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Topographic variation in burning-induced loss of carbon from organic soils in Tasmanian moorlands


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de Folco, M-B F and Kirkpatrick, JB ORCID: 0000-0003-2763-2692 2011 , 'Topographic variation in burning-induced loss of carbon from organic soils in Tasmanian moorlands' , Catena, vol. 87, no. 2 , pp. 216-225 , doi: 10.1016/j.catena.2011.06.003.

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Although it is known that cool fire can result in carbon loss in organic soils, data are lacking on the effects of
such fire on the distinctive lowland organic soils of the southern hemisphere and on the relationship of fire induced
carbon loss to topography. We established an experiment to determine the effects of a low severity
burn on organic and total mass of soils, the position of the water table and vegetation cover. We recorded soil
losses directly after the fire, after the first rain and after 4 years. We also recorded losses as a result of the first
rain and at 4 years after a wildfire at another locality with the same vegetation and topography. We compared
soil surface temperatures over summer between burned and unburned moorland. The planned fire resulted in
substantial soil and carbon losses, which, up to 4 years after the wildfire, occurred mostly as a result of the fire
itself and the first rains. The topographic wetness index was strongly related to soil and organic matter loss for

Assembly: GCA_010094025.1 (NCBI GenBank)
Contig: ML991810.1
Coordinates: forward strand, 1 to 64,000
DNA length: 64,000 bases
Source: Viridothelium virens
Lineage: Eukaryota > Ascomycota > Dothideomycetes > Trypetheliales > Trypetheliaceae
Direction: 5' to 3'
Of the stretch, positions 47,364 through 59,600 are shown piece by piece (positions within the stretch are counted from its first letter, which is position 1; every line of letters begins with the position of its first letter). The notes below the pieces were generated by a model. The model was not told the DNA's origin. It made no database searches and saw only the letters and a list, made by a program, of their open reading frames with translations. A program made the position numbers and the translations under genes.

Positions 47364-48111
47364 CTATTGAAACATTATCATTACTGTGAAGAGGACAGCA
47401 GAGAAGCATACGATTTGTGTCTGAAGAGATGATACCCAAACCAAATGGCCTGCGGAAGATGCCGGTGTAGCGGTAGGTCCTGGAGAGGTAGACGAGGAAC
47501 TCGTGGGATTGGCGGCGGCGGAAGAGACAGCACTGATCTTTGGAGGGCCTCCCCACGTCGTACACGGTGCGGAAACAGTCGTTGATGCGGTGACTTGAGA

the pooled data for both sites, while fire severity, slope and vegetation cover were less predictive. Burning
increased dissolved organic material in streams; the depth of the water table; and, soil temperatures. The
continuing soil loss on slopes 18 years after fire contrasts with faster recovery on the shelves and in the basins,
reflecting a strong topographic component in variation. Fire is a major influence on the depth of the organic
soils of the southern hemisphere, as in the northern hemisphere. The influence of fire on soils varies markedly
between topographic positions, with the time interval between fires that would maintain organic soils in
basins being markedly less than that necessary to maintain organic soils on slopes. The topographic effect
appears to be a consequence of relative drying rather than relative exposure to water or aeolian erosion or
differences in fire severity.

Item Type: Article
Authors/Creators:de Folco, M-B F and Kirkpatrick, JB
Journal or Publication Title: Catena
ISSN: 0341-8162
DOI / ID Number: 10.1016/j.catena.2011.06.003
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